IT employers are pressing politicians to make IT skills an election issue, as the UK faces a growing shortage of workers with e-commerce skills.
Employers are struggling to find workers with the skills to develop large e-business projects, despite a significant slow-down in the overall demand for IT skills.
The skills gap has already encouraged some employers to relocate overseas and could jeopardise the UK's position as a centre for e-commerce, the Institute for the Management of Information Systems (IMIS) said this week.
Chancellor Gordon Brown should use his pre-election budget to give tax relief to employers and staff for IT training, the institute said in its skills trends report, launched at a Parliamentary IT Committee meeting on Monday.
The proposals are designed to overcome the traditional reluctance of employers to invest in training their staff as IT skills demands change.
"We are now beginning to see quite a number of software and services companies leaving the UK because of skills shortages. It is the haemorrhaging of employment that goes with those leading-edge skills that makes it an election issue," said Philip Virgo, author of the report.
The calls for action were echoed by the Computing Services & Software Association (CSSA), which said it will press the Government for incentives to encourage employers and staff to train in IT.
"There needs to be learning tax breaks so that an individual and employers can benefit. It could change the culture so that people realise they should be training each year as an integral part of their working life," said Tim Conway, the CSSA's policydirector.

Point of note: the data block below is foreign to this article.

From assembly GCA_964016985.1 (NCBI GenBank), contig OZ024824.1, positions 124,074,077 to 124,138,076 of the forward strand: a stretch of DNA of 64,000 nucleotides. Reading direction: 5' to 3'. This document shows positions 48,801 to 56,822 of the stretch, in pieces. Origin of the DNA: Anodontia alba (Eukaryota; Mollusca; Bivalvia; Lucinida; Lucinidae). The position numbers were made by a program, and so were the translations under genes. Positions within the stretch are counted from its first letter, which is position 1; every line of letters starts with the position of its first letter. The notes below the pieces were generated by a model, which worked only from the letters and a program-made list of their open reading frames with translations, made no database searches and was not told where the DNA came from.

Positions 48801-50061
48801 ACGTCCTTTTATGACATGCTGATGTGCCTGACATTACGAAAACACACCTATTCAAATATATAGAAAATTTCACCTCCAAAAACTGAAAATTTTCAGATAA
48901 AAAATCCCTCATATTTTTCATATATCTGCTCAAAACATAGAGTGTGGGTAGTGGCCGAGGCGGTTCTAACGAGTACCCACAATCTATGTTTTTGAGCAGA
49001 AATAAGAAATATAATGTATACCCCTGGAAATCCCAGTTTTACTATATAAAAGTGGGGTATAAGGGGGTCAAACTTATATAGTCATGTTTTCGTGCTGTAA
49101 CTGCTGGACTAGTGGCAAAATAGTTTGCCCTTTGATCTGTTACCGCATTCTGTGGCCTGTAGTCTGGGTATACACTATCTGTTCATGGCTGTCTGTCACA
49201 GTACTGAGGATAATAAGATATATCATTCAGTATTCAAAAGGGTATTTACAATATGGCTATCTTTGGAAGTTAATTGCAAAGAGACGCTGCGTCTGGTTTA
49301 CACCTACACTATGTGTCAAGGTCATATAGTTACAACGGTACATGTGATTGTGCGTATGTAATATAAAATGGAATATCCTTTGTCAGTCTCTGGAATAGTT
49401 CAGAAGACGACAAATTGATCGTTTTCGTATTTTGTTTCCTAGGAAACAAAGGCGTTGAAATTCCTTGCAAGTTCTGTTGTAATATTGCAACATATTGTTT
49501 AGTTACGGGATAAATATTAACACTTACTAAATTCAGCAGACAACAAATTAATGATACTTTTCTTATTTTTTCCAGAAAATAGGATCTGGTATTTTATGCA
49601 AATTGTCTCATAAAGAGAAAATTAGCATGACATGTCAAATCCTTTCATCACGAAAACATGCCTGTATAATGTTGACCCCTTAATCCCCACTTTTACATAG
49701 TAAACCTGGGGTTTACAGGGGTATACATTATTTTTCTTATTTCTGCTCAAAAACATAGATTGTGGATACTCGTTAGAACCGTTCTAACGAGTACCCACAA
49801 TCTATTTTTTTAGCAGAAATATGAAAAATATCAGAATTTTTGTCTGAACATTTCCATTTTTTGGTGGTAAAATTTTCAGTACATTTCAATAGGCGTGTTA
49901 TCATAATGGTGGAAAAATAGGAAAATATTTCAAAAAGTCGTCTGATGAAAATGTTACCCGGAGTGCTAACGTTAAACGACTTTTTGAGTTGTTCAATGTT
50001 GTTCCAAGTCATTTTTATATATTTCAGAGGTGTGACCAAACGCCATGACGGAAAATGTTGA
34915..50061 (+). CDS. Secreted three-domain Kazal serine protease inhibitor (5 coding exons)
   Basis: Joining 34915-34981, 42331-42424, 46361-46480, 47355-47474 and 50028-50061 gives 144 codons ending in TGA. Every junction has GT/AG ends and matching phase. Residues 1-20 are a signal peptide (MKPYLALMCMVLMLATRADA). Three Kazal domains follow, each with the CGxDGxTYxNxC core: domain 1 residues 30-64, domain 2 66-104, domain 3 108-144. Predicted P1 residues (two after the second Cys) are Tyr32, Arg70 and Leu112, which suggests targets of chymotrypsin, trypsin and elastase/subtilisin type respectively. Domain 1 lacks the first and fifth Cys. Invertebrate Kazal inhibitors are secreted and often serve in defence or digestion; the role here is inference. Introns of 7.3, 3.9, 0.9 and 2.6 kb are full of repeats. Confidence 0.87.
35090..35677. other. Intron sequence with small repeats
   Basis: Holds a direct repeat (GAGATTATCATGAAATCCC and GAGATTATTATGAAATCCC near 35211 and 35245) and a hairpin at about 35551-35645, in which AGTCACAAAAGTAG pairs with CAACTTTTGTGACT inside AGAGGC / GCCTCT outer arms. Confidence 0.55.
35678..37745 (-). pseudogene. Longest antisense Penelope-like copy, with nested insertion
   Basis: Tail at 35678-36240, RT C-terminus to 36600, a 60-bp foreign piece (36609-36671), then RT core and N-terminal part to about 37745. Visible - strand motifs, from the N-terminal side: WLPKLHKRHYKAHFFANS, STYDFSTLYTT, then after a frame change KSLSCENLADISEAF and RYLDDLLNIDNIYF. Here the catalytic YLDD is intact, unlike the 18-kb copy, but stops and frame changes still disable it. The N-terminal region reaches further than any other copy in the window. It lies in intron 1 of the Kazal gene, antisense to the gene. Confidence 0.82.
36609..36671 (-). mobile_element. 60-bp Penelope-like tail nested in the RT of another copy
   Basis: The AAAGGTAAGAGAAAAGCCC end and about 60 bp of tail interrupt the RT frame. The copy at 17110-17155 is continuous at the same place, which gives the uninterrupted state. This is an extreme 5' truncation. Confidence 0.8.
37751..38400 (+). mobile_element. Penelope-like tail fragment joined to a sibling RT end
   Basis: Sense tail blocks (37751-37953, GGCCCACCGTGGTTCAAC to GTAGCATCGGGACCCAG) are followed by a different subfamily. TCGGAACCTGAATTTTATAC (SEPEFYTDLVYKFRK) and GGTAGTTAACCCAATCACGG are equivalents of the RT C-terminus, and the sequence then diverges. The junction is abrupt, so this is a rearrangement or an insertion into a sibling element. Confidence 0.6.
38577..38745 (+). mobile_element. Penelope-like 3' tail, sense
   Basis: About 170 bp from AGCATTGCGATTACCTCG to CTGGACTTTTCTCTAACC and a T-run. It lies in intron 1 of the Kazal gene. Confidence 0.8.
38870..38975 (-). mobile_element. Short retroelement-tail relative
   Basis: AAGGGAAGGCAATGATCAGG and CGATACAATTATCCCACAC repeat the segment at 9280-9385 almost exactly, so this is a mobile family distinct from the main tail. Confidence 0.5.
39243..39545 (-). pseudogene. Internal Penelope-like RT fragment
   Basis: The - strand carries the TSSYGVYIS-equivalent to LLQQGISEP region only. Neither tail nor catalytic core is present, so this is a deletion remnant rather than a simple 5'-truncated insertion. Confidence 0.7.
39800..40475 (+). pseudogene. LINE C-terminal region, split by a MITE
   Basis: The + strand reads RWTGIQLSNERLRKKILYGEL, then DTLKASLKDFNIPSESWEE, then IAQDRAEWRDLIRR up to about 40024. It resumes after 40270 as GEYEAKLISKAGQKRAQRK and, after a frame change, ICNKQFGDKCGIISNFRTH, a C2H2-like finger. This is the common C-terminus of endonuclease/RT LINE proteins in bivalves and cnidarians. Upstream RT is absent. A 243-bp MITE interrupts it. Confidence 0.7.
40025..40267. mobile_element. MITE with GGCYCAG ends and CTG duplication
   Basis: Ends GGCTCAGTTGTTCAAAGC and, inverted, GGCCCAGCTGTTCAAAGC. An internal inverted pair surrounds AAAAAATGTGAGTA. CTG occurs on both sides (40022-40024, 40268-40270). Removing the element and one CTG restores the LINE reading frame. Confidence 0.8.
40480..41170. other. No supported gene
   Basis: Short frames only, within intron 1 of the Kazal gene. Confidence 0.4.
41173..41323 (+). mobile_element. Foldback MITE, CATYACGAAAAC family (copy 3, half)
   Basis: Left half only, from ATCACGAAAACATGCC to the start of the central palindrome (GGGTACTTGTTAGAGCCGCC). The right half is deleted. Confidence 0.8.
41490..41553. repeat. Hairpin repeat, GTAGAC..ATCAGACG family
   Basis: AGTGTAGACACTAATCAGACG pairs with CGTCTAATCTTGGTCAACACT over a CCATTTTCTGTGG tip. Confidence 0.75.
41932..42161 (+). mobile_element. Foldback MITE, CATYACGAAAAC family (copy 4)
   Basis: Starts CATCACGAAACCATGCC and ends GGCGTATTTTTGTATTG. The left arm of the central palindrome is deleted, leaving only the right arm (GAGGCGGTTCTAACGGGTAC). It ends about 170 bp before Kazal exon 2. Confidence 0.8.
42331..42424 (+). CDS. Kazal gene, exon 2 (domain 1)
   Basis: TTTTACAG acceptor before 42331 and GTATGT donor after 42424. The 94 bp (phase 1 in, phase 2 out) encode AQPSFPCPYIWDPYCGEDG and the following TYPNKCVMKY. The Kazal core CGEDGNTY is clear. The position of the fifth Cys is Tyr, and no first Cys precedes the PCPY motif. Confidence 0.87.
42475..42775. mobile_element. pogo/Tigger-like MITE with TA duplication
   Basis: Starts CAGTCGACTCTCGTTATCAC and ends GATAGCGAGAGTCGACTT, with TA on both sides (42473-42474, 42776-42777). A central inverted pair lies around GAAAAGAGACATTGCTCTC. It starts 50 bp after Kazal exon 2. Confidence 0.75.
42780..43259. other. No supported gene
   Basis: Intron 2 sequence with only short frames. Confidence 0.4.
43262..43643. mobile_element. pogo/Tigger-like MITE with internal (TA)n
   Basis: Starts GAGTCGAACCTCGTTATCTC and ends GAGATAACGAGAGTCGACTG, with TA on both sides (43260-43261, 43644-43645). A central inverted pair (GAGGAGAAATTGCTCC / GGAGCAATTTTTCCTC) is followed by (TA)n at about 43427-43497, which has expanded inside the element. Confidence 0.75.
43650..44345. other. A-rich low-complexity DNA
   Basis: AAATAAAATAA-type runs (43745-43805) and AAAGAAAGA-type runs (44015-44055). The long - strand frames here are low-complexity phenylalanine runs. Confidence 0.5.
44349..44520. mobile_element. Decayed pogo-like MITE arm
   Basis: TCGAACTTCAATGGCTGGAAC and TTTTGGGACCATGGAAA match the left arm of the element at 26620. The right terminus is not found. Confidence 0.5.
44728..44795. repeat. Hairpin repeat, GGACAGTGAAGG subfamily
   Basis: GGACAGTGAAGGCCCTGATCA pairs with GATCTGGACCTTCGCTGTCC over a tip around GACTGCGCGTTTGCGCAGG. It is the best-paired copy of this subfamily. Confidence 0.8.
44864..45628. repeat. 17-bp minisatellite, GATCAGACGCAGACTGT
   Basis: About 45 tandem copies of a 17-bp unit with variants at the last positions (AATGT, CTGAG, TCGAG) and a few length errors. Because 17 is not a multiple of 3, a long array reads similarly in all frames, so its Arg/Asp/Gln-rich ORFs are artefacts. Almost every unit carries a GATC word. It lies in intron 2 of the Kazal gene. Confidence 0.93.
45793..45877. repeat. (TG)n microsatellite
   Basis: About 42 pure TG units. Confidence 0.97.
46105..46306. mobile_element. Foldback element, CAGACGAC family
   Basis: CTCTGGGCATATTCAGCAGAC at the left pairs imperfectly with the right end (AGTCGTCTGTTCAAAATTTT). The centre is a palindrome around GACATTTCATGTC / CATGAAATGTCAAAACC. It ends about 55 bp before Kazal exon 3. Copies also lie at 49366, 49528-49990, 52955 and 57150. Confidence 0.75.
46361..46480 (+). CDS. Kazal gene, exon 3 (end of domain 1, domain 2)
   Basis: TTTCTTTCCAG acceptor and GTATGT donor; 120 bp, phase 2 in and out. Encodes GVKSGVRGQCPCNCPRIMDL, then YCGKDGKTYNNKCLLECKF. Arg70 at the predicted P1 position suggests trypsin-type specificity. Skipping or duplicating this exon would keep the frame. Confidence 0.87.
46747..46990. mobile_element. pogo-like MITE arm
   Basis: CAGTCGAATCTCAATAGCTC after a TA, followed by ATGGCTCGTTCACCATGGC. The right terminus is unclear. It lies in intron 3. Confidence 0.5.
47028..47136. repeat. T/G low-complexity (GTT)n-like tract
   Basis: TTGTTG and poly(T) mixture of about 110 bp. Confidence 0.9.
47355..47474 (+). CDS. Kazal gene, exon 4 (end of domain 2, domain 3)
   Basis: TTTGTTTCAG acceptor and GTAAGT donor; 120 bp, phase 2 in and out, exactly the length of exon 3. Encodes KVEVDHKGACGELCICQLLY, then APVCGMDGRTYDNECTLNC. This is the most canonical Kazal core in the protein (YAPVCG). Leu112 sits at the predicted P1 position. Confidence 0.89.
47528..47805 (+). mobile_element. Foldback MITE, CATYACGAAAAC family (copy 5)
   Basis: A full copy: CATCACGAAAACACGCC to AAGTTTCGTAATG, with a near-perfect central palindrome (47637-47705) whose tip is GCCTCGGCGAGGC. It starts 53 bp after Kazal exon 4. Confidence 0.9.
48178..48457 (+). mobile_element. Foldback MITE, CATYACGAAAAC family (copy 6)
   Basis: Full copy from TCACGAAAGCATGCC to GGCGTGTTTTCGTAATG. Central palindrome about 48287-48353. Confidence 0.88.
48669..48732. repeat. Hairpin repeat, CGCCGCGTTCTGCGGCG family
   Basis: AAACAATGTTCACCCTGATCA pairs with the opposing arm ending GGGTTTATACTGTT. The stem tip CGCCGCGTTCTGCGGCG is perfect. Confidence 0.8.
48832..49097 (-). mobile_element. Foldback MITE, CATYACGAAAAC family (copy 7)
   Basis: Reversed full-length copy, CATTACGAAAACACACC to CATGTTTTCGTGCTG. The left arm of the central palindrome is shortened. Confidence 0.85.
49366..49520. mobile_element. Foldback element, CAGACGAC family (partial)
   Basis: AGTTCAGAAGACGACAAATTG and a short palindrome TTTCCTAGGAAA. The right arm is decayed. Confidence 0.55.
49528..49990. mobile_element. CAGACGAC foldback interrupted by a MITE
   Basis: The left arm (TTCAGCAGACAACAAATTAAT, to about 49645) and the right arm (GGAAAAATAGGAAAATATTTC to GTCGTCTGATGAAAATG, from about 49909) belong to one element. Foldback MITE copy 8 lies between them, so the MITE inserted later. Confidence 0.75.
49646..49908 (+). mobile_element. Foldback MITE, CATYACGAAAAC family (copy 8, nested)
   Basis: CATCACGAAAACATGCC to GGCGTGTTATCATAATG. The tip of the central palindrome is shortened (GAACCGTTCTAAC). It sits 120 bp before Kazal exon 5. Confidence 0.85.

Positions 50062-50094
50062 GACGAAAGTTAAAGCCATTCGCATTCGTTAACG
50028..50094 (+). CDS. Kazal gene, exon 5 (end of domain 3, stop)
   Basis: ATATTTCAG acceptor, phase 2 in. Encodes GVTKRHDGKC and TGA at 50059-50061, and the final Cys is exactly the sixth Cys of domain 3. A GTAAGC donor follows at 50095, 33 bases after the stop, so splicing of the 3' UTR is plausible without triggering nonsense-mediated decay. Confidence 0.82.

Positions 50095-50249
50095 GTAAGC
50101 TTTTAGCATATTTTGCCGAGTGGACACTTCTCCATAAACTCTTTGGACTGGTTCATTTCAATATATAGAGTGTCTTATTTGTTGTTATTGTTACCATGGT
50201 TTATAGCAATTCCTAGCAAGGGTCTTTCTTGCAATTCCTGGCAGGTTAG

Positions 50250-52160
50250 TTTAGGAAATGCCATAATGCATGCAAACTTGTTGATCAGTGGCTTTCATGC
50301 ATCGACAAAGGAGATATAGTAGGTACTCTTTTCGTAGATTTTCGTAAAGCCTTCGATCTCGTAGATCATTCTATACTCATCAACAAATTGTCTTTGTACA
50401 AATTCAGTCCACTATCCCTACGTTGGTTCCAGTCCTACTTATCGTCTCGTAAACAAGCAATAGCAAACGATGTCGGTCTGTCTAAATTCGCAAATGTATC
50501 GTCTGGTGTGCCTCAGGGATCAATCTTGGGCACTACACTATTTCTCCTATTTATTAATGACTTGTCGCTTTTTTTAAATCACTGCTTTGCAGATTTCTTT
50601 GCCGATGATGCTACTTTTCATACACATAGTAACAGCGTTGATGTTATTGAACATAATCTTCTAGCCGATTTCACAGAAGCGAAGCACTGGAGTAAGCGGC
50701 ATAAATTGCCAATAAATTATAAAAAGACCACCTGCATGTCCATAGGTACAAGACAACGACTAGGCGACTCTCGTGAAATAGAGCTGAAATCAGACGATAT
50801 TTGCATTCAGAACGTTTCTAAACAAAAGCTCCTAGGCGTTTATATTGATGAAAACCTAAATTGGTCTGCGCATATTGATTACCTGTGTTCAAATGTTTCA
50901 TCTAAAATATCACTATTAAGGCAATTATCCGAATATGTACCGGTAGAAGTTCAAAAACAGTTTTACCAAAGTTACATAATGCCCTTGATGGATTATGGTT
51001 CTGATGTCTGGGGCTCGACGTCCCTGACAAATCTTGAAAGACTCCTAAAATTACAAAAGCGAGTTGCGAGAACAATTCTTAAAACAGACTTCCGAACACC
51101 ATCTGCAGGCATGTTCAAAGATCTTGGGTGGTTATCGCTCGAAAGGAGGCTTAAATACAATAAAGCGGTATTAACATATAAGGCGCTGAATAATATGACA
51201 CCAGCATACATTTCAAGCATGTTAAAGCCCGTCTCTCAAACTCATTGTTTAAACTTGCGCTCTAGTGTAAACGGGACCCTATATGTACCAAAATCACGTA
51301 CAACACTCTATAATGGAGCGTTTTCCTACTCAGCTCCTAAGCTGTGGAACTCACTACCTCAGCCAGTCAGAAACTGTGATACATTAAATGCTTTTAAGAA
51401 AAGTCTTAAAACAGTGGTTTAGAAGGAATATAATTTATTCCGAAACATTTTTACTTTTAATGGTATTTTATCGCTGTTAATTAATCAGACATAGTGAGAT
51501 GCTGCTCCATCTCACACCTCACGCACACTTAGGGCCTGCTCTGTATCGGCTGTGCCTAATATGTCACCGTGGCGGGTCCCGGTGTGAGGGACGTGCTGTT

Employers should play their part by offering high-quality IT apprenticeship programmes, the IMISreport said. In return, they should protect their investments by asking staff to sign training contracts, or introduce transfer fees for IT professionals, the report said.
It also urges IT managers to form partnerships with colleges, universities and training companies to ensure there are enough recruits with e-commerce skills.
IMIS said it wants the Government to kick-start an IT jobs market recovery by awarding preferential pricing to firms willing to sign three to five-year contracts to provide broadband services.
"The skills that will be in severe shortage when demand recovers are already apparent. The means of ensuring an adequate supply of those skills - quality even more than quantity - are not," the report said.
Professionals from education, unions and IT suppliers lent their support to the issues raised by the IMIS report at the Parliamentary IT Committee meeting.
Gillian Lovegrove, president of the Conference of Professors and Heads of Computing, said, "We cannot recruit enough lecturers and we cannot hold on to the ones we have." In the future, universities could subsidise the cost of IT lecturers by offering services to keep companies' staff updated with the latest IT skills, Lovegrove added.
Responding to the IMIS report, e-minister Patricia Hewitt said the Government would support workers who want to move from declining sectors of the economy into IT. The work permit has been overhauled to help close the skills gap and the Government is encouraging more women to move into IT.
"I am determined that we continue to tackle the cultural barriers that discourage girls and women from seeing IT as a career. I am also encouraged by the response to Learndirect, our online training organisation," she said.
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